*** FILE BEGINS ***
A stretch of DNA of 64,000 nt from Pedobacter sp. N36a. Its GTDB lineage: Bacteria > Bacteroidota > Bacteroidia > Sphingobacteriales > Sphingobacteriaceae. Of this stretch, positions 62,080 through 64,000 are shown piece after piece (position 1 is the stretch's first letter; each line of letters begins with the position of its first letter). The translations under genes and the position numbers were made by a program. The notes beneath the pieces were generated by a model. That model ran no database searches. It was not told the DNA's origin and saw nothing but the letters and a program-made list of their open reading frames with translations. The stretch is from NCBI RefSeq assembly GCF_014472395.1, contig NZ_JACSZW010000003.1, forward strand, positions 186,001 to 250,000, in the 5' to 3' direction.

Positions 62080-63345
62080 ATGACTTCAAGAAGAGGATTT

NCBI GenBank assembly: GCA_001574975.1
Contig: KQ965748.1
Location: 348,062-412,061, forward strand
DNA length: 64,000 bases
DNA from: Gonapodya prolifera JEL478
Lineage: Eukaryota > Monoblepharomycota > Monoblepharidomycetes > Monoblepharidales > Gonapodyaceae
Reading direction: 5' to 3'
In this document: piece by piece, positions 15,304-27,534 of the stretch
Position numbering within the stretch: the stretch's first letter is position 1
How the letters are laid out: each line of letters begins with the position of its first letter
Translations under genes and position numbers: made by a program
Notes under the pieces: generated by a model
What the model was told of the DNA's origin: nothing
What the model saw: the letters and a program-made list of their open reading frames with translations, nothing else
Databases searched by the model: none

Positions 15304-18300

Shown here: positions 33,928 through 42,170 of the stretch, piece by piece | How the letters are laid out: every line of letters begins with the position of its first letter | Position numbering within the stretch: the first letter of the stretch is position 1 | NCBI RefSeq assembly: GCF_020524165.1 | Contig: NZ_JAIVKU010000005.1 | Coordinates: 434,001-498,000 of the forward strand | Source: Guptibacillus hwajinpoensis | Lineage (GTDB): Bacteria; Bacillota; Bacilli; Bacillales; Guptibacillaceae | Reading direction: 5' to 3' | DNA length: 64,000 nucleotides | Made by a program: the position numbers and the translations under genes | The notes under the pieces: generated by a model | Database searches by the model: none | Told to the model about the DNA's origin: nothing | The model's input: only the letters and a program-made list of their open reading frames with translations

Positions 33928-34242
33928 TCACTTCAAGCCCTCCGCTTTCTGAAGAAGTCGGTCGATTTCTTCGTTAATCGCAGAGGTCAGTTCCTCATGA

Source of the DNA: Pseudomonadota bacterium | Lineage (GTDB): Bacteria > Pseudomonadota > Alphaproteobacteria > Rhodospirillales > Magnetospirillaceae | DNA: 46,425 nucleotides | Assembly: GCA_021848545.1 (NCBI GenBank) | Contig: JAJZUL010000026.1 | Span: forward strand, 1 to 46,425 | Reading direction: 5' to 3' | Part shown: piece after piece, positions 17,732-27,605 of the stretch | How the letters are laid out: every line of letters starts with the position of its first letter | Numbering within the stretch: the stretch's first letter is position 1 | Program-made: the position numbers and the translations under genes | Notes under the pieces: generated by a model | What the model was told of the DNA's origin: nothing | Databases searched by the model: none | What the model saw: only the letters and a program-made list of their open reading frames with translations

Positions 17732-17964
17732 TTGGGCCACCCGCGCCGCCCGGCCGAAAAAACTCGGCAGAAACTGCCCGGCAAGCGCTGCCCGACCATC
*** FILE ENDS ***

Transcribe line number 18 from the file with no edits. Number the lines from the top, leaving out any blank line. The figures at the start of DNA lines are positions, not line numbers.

Databases searched by the model: none